Music Conservatory Celebrates 10 years
It has been a decade since Ruth Klinginsmith and Karin Wedemeyer embarked on their journey of establishing a music conservatory here in Sandpoint. Guided by their backgrounds as musicians (Ruth a violinist and Karin a German born and raised opera singer), the Music Conservatory of Sandpoint opened its doors to musical hopefuls, with just a handful of students in the cold back room of a dance studio, in September of 2009.
“I do remember our humble start-up when we set out to add to the music world in Sandpoint,” recalls Karin, Music Conservatory of Sandpoint’s (MCS) executive director. “As we had met in a little café, we patiently waited for our coffee to cool down, which took just enough time for us to move away from our initial idea of creating a Saturday workshop to improve general music reading skills to a full-blown idea of creating a music conservatory. One that one would imagine on the East or West coast—but Sandpoint?”
Opening after the economic downturn in 2008, the future of the Conservatory was not guaranteed—but 10 years later, it has grown to be more than anyone could ever have envisioned. In 2010, MCS moved into its current—and recently announced permanent—home at 110 Main Street, where their vision of providing excellence in musical training and becoming the “Julliard of the Northwest” has continued to be the guiding light.
“The school grew, and with endless creative capital and the deep desire to make the fine arts relevant again, we set forth on our quest for excellence,” states Karin.
Today, Karin, along with the rest of the MCS family, is excited to announce that Music Conservatory of Sandpoint has acquire the building that they have been leasing these past 10 years—making it MCS’s permanent home. Located in the historic landmark—formerly the old City Hall and fire station—on the corner of 2nd Avenue and Main Street in Downtown Sandpoint is where MCS will all home for years to come. And that’s not the only reason to celebrate. Pend Oreille Arts Council is joining the Conservatory and has relocated to join them in the building, uniting the performing arts and visual arts at one location.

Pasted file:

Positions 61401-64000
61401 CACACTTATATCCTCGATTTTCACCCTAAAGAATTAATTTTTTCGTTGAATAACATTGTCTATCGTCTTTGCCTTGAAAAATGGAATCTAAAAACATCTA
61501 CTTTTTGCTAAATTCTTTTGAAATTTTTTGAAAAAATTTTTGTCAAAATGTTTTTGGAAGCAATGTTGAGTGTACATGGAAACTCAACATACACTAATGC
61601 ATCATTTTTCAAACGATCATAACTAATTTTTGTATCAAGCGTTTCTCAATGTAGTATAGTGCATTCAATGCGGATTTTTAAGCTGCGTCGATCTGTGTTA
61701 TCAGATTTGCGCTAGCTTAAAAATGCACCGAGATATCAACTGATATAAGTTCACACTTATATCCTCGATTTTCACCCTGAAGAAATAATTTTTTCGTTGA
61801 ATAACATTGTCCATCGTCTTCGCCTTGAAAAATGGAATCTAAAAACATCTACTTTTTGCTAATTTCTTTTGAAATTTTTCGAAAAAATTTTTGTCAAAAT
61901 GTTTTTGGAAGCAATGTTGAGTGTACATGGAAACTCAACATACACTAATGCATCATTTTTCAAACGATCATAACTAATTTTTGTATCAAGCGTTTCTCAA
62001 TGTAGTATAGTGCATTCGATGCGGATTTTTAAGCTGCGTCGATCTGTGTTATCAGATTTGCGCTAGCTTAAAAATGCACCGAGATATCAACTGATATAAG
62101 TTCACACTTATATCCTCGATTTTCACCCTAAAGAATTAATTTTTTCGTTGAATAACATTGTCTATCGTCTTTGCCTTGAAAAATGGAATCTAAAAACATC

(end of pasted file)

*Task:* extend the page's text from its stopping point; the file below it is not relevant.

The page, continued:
“It turned out to be a wonderful partnership as we, together, pursue the dream to turn this building into the Center for Arts and Culture, with the fire doors set to open in spring of 2020,” smiles Karin. “[The space] will host different organizations with their own identities, but the place itself will be a beacon of both performing and fine arts in Sandpoint,” she adds.
Plans are already in the works to renovate the historic landmark. MCS has plans to preserve the historic building during its facelift, in which they plan on raising the twin fire doors to create an open-air gallery space. They are also exploring the option of putting solar panels on the rooftop to create a zero-carbon footprint.
The commitment to keep doors open over the years has required MCS to continuously engage with the community and potential donors. “While our staff gives two Serenades a year to raise funds for tuition assistance, our flagship event, Taste of Music, in March is set to raise funds for MCS in general to support accessibility and maintaining excellent staff. We raise funds for our Music Matters after-school initiative as well as honors programs and more,” says Karin.
Music Conservatory of Sandpoint is appreciative of all of the support they have received over the last 10 years: Columbia Bank, the Confidence Foundation, corporate and private supporters, plus many anonymous community partners. All have come together to realize the dream of a permanent location for MCS.
Over the past decade, the Conservatory has fulfilled its mission by expanding opportunities for arts accessibility in the Sandpoint community, teaching music with a consistent curriculum 365 days a year and successfully training aspiring young performers. At its inception, MCS offered mostly private classes and group instruction but over time has expanded to include accredited coursework and instrument departments, with new departments coming into existence such as the Theater Department and this coming spring the Music Therapy Department. “This has been part of our vision from the beginning,” smiles Karin. “It is most unusual to have a qualified music therapist on board! A true service to the community, especially Sandpoint being a wellness community.”
An important part of the Conservatory’s philosophy is its firm belief in collaboration with partners like the Lake Pend Oreille School District and Pend Oreille Arts Council. “This helps us amplify the desire to keep the fine arts relevant in our current educational systems, understanding the huge benefits of skill building. And for those, who are artistically inclined, they will find themselves at home when they can pursue their dreams with so many cheerleaders around them,” affirms Karin.
The art of music is alive and continuing to thrive in Sandpoint thanks to a dedicated staff, ambitious performers and our supportive community—and a new, permanent home. “This is a very exciting time for our school and hopefully for the community as we look to make a dynamic contribution to the downtown economy, not to mention the world of fine arts,” Karin says.
If you would like to show your support, they invite you to attend one of their concerts or donate online by clicking ‘About’ and selecting ‘Friends of the Conservatory.’ For this interested in learning more about the Music Conservatory of Sandpoint’s programs, call 208.265.4444, email email@example.com or visit SandpointConservatory.org.
Celebrating 10 years of Music Conservatory of Sandpoint, and many more to come … it’s music to our ears.